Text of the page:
3 Steps to Early Detection - From the National Breast Cancer Foundation
Early detection means finding the cancer before it spreads. Breast cancer cannot be prevented, but early detection provides the greatest possibility of successful treatment. By following these three steps, you will help increase your chance of detecting breast cancer early.
- Breast Self-Awareness
Breast self-awareness can help you become familiar with how your breasts normally look and feel. Knowing this will help you identify any changes in your breasts that should be reported to your health care professional promptly. If you find a lump, schedule an appointment with your doctor, but don’t panic – most lumps are not cancer.
Changes to look for include:
• A lump or thickening in or near the breast or in the underarm area
• A change in the size or shape of the breast
• Dimpling or puckering in the skin of the breast
• A nipple turned inward into the breast
• Discharge (fluid) from the nipple
• Scaly, red, or swollen skin on the breast, nipple, or areola (the dark area of skin at the center of the breast)
You should see your health care provider about any of these symptoms. Often these symptoms are not due to cancer, but if you notice any changes in your body, tell your health care provider immediately so that the problems can be diagnosed and treated.
2. Well-Woman Exam
It is recommended that women visit their family physician or gynecologist each year for a Well-Woman Exam. In addition to a routine pelvic exam and pap smear, the doctor may perform a brief breast exam to check for abnormalities. The Well-Woman Exam is a great opportunity for you to discuss with your health care provider any questions or concerns you have regarding your breast health. For example, your doctor may help you determine the most appropriate personalized frequency for your early detection steps.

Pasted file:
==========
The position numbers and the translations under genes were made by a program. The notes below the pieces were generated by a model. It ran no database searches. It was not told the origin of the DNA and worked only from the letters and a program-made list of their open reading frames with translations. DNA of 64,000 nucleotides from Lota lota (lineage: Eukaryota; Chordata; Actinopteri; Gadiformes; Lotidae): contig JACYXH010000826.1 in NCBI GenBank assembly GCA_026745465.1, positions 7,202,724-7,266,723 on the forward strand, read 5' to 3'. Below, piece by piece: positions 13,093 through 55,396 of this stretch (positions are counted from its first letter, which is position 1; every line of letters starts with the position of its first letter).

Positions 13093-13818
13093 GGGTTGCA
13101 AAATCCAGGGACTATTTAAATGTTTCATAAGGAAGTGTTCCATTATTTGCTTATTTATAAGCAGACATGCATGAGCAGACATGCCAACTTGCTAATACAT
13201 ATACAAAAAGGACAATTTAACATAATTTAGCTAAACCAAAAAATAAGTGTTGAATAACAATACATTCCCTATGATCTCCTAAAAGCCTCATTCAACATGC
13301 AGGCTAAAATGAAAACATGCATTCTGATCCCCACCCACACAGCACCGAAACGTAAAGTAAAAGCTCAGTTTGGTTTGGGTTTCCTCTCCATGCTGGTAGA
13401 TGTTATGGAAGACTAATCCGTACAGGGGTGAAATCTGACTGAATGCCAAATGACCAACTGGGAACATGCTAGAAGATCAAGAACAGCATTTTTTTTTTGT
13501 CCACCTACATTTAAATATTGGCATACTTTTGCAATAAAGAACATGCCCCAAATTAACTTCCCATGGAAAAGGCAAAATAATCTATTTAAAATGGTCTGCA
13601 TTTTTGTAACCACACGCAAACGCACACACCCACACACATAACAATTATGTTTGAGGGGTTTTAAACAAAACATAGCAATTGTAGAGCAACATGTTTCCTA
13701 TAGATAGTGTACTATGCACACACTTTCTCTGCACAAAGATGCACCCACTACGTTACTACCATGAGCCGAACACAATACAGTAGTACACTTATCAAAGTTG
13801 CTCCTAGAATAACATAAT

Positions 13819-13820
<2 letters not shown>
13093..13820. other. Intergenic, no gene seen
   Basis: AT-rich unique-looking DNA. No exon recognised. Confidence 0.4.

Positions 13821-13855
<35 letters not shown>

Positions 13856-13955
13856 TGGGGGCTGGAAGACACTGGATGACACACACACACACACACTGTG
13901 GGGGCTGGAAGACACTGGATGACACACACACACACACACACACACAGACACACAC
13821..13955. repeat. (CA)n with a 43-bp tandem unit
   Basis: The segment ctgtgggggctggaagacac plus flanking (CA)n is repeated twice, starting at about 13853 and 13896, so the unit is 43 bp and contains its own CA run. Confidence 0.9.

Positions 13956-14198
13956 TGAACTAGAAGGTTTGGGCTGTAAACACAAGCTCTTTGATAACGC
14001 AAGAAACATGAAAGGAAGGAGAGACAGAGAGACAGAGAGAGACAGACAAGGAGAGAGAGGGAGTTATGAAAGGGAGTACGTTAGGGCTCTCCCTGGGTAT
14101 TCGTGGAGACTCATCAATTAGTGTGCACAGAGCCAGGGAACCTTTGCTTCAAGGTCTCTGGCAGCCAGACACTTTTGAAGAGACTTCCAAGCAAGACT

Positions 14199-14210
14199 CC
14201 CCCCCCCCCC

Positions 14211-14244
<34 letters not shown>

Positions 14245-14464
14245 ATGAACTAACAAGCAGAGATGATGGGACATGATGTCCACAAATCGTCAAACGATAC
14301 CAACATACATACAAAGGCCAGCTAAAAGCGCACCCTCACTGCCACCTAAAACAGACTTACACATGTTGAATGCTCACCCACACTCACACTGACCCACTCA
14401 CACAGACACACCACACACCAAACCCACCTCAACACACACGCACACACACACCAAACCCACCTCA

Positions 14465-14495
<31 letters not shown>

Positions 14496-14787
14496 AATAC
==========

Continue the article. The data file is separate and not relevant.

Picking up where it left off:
In its early stages, breast cancer doesn’t usually cause symptoms. NBCF recommends that women ages 40 and older get a mammogram every year. A mammogram is an X-ray of the breast. It is a safe way to detect cancerous tumors and other abnormal breast conditions, and women who have screening mammograms have a lower chance of dying from breast cancer than women who do not have screening mammograms. Mammograms can detect cancer or other problems before a lump becomes large enough to be detected by touch. They provide an effective way to find breast cancer in its early stages when treatment is usually the most successful. Mammograms are considered safe, quick, and relatively painless.
Source: National Breast Cancer Foundation